Pitfall! is a video game developed by David Crane for the Atari 2600 and released in 1982 by Activision. The player controls Pitfall Harry, who has a time limit of 20 minutes to seek treasure in a jungle. The game world is populated by enemies and hazards that variously cause the player to lose lives or points.

Designer(s)David Crane
Platform(s)Atari 2600, Intellivision, Atari 5200, ColecoVision, Atari 8-bit, Commodore 64, MSX
September 1982
  • Atari 2600
  • September 1982
  • Intellivision
  • November 1982
  • Colecovision
  • February 1984
  • Atari 8-bit
  • March 1984
  • Atari 5200
  • March 1984
  • Commodore 64
  • June 1984
  • MSX
  • September 1984

Crane had made several games for both Atari, Inc. and Activision before working on Pitfall! in 1982. He started with creating a new realistic-style walking animation for a person on the Atari 2600 hardware. After completing it, he fashioned a game around it. He used a jungle setting with items to collect and enemies to avoid, and the result became Pitfall!

Pitfall! received mostly positive reviews at the time of its release praising both its gameplay and graphics. The game was influential in the platform game genre and various publications have considered it one of the greatest video games of all time. It is also one of the best-selling Atari 2600 video games. The game was ported to several contemporary video game systems. It has been included in various Activision compilation games and was included as a secret extra in later Activision published titles.

Gameplay edit

Pitfall Harry swinging over a pit and two rolling logs. The score and timer are at the top. A scorpion is in the cave.

Pitfall! is a video game set in a jungle where the player controls Pitfall Harry, a fortune hunter and explorer.[1][2] Pitfall! has been characterized as a platformer by Nick Montfort and Ian Bogost, the authors of Racing the Beam.[3] Similar to Superman (1979) and Adventure (1980), the game does not feature side-scrolling and instead loads one screen at a time, with a new screen appearing when the player character, Pitfall Harry, moves to the edge of the screen.[3] The goal is to get Harry as many points as possible within a twenty-minute time limit. The player starts the game with 2,000 points and can collect a total of 32 treasure hidden among 255 scenes to increase their total, ranging from a money bag worth 2,000 points to a diamond ring worth 5,000 points.[1]

Pitfall Harry moves left and right and can jump over and onto objects, swing from vines, and climb up and down ladders to seek treasure and avoid danger. The player can lose points from hazards, such as falling down a hole or colliding with rolling logs. The player starts with three lives and loses one if they sink into quicksand, swamps or tar pits, running into fire, or are hit by a scorpion, cobra rattler, or crocodile.[1]

Development edit

Pitfall! was developed by David Crane for Activision.[1] Crane had worked at Atari, Inc. in the late 1970s, developing games for the Atari Video Computer System.[4] The system became known as the Atari 2600 after the release of the Atari 5200 in 1982.[5] After discovering the high profits Atari had made off games he developed, including Outlaw, Canyon Bomber and Slot Machine, he asked the president of Atari, Ray Kassar, for recognition on these titles and a better pay.[6] When he was turned down, Crane and other Atari programmers left the company to form Activision in 1979.[7] Crane was the senior designer at Activision and created Dragster, Fishing Derby, Laser Blast, Freeway and Grand Prix for the company prior to the release of Pitfall![1]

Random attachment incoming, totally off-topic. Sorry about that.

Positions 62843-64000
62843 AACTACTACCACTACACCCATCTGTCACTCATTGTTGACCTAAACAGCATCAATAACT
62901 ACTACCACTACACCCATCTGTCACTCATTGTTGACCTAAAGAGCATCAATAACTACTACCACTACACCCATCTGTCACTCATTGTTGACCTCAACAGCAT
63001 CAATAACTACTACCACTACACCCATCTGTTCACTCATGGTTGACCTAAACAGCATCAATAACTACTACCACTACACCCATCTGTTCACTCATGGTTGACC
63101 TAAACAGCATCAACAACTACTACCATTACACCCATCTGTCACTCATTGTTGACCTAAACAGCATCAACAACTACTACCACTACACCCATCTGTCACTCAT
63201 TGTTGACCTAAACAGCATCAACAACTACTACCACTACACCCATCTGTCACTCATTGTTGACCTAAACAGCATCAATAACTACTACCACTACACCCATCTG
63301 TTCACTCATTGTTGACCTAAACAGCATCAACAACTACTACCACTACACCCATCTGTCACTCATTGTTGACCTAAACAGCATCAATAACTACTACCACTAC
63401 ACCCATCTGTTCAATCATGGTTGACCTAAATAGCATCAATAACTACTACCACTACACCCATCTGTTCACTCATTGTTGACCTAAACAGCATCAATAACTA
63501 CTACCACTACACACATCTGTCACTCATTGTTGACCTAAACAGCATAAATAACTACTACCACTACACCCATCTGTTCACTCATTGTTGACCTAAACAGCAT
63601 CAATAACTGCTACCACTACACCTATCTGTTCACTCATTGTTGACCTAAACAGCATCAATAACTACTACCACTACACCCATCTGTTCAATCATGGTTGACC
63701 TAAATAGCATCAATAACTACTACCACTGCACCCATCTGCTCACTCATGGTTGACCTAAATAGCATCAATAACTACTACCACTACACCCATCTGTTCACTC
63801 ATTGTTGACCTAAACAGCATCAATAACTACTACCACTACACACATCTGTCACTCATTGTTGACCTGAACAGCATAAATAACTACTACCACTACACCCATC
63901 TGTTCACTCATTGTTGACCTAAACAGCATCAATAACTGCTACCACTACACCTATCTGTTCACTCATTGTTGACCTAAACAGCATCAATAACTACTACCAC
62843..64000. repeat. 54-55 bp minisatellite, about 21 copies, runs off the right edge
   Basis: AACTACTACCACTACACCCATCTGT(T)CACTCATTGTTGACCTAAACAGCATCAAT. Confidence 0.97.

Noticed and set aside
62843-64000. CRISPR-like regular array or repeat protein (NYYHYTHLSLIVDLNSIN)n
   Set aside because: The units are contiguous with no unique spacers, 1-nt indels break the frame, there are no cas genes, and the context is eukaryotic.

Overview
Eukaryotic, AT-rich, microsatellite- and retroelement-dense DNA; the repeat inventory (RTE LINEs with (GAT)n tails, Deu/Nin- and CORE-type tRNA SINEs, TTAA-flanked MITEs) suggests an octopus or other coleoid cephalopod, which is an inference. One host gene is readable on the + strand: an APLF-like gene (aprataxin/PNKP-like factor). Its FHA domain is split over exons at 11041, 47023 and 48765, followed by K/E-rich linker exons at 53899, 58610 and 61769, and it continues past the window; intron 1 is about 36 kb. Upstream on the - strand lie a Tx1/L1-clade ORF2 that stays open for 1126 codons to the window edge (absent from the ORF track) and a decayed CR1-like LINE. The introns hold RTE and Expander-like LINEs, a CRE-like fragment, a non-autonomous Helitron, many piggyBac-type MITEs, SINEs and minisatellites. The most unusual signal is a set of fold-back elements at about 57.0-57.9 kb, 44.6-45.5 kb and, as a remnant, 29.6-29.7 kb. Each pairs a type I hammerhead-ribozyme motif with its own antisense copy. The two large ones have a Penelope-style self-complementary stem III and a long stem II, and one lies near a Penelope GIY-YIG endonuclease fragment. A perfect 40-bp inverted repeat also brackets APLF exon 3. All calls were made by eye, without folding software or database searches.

Crane stated his game design philosophy involved making the Atari 2600 do new and unexpected things. Crane said he "used this technique to lead me in a new direction of game design, and some of the tricks were to me as much as an accomplishment as solving the Rubik's Cube the first time".[8] Early development of Pitfall! started with Crane trying to create realistically animated graphics on the Atari 2600.[3] This led to developing a moving man (which became the basis of Pitfall Harry) and, later, the scorpions and snake obstacles.[9] For three years, Crane experimented using the running-man character in different scenarios, such as a cops and robbers game, but could not find a proper situation for it.[10] Crane began implementing it into a game in 1982.[9] Crane stated having the running man animation led to putting him on a path, which led to placing the path in a jungle and giving the man a reason to run in order to hunt treasures and avoid enemies.[11] The jungle setting of the game was influenced by the 1981 film Raiders of the Lost Ark.[12]

Other influences came from Heckle and Jeckle cartoons, where two magpies outwit their enemies, including having the magpies run across the heads of crocodiles and just escaping their snapping jaws.[12] This led to the ability of Pitfall Harry being able to cross ponds infested with crocodiles if their jaws were closed.[13] Initially, to jump from one alligator head to another, the player had to move the joystick and jump at exactly the same time which Crane described as being "almost impossible to play. So I changed the code to allow you to direct Harry’s jump to the side, if you moved the joystick within a small instant from the time you pressed the button to jump. From a programming standpoint this was a tiny change, but it changed the gameplay from nearly impossible to an easily learned skill."[10] Crane tried to make the sprite artwork for obstacles and the environment recognizable to players, despite the limitations of the Atari 2600. The process involved what Crane said was "a lot of trial-and-error".[14] When asked if the arcade game Donkey Kong (1981) had inspired his game, Crane responded he did not draw any parallels to Pitfall! at the time and had already developed elements in his game that were present in both games, such as a human character, paths, and ladders.[15]